Soon after we meet, a newspaper claimed that O’Leary would quit television if his presenter pals Ant McPartlin and Declan Donnelly – who presented as a duo for only a matter of weeks last year – won at the NTA awards. ‘If they win, we may as well just chuck in the towel,’ he was reported as saying.
‘That was said in jest,’ he says today, adding that the story was ‘absolute rubbish’. He was so outraged by the report that he took to social media to deny it. What he actually meant was that if the duo won the award for best presenters for the 18th year in a row, there was little point in anyone else trying.
O’Leary dreamed of being in what he describes as ‘this business’ ever since, as a nine-year-old boy from Colchester, Essex, he was patted on the head by his television god, Terry Wogan. He can recall the moment as if it was yesterday, because, for an Irish Catholic working-class kid obsessed with the small screen, it was a life-changing event. ‘My uncle Frank got a job working security at the Shepherd’s Bush Empire, where Wogan was filmed. My family felt like we had this ‘in’ to an unbelievable world of celebrity. And Terry Wogan was our hero.
‘So my mum and I went down there early when Terry walked past in an immaculate three-piece suit, carrying a glass of red wine. My mum stopped him and asked for an autograph. And he stood and patted me on my head and asked me my name. It was like being touched by God. I genuinely felt like I’d been marked out for something special.’
When O’Leary began working at Radio 2 he found himself at a dinner with Wogan, where the two bonded over similar upbringings and Irish rugby. Wogan gave his protégé a piece of advice: if there is one thing about radio, he said, it was to ‘never be afraid of the silence’. In a tribute to Wogan O’Leary wrote after the veteran broadcaster died in 2016, he concluded: ‘Never be afraid of the silence – I’ll try, Terry, but it’s deafening in your absence.’
Had it not been for Wogan, O’Leary would not be the presenter he is today. In an era when even the former superbrand Ant and Dec can’t be relied on to be squeaky clean, O’Leary has proved to be that rare thing: a male TV presenter with a spotless reputation whose main concern is to be good at his job.
O’Leary, left, with X Factor judges Ayda Field and Robbie Williams. ‘I’m always thinking about the job. On The X Factor I spend a lot of time on my script with my writing partner Ivor Baddiel’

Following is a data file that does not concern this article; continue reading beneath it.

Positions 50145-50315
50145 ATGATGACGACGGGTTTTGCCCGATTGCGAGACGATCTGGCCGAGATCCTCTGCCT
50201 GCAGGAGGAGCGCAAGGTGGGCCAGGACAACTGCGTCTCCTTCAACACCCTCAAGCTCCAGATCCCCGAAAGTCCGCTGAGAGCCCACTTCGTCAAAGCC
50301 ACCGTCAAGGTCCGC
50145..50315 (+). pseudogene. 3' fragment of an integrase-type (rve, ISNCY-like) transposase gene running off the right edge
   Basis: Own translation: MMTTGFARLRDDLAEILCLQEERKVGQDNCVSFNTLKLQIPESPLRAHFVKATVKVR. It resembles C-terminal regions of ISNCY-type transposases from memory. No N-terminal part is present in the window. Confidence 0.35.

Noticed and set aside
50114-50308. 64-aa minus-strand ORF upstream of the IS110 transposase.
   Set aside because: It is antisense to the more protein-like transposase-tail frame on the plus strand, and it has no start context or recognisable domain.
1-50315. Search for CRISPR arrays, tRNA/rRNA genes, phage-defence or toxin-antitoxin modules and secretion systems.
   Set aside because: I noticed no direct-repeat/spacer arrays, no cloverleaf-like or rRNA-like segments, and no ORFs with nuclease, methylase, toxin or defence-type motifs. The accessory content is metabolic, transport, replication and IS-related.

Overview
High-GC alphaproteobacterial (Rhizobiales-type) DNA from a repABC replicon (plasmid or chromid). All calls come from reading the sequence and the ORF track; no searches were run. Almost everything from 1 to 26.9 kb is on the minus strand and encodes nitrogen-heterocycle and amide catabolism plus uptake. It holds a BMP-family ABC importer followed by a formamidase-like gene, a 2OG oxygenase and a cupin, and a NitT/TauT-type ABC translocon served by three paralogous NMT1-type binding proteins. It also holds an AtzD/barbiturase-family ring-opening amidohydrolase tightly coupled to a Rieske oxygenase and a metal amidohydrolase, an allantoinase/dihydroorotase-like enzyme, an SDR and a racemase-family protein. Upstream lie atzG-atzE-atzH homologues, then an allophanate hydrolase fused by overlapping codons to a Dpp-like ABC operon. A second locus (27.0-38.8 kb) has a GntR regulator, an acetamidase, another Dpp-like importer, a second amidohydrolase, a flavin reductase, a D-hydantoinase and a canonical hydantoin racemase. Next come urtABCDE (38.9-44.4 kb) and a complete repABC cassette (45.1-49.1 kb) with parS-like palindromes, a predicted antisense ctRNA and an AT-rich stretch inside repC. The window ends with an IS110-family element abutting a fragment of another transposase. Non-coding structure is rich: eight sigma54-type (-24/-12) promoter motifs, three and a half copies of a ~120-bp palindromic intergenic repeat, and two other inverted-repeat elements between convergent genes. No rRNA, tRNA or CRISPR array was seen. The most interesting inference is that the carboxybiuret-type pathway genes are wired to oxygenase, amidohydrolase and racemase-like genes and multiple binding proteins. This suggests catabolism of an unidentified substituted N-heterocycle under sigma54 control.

‘I’ve never seen the job of a presenter as being the celebrity,’ he says. ‘I have a work ethic that was instilled in me by my parents, and I’m lucky to have a non-addictive personality. Television is a brutal industry. I have mates with addictive personalities and that’s a killer. It can be ruination.’ (He stops to point out he is not referring to his friend, Ant McPartlin.)
‘My sister Nicola and I grew up in a very close family with definite boundaries. I went to a Catholic boys’ school where there were clear rules. At home we had limited time in front of the telly during the week, and on Saturdays my mum would come home early from work at BHS and we’d have a picnic in front of the telly watching The Generation Game and Blankety Blank. On Sundays it was Mass followed by watching the hurling. Then I’d be perched on a stool in a pub with a bag of crisps beside my uncles, aunts and their mates, listening to their conversations. I grew up loving to chat, wanting to be part of that buzz but also being very aware that you only deserved that if you’d worked hard for it.’
There was one point in his life when O’Leary made a mistake, but he now recalls it as less a mistake than a life lesson. ‘I messed up my GCSEs,’ he says. ‘I was one of those boys who thought they could just get by and sail through. I did really badly [he failed all but two]. I was ashamed because I’d let myself down and I’d let my parents down.
He returned to school, retook his GCSEs and went on to pass his A-levels with flying colours. He ended up with a degree in media and politics from Middlesex University, then headed to London to work as a runner for a production company, earning £9,500 a year.
‘Every month my dad would send me £38, which was what he could afford, to help me out,’ he says then stops for a moment, overcome with sudden emotion. ‘That tells you everything you need to know about what sort of a guy my dad was. He worked hard, he put his kids first, he believed in us. And that made me want to work hard to prove him right.’
Being a perfectionist helps too. ‘I’m always thinking about the job. On The X Factor I spend a lot of time on my script with my writing partner Ivor Baddiel [brother of comedian David]. Then I need to know everything that’s going to happen, the time frames, the songs, when the scene changes are going to be and videotapes are going to play. I’m like the conductor of an orchestra. Simon never has a clue when we’re about to go to a break. His job is to be entertaining, my job is to make the show work.’
He must feel like a man who has made it. He shakes his head: ‘Like a man who is still trying very hard. Never think you are too up because there’s only one way from that, and it’s down. I’m still plugging away at my game. That’s how I like it.’
Dermot O’Leary presents the ‘National Television Awards’ live from the O2 on Tuesday at 7.30pm on ITV1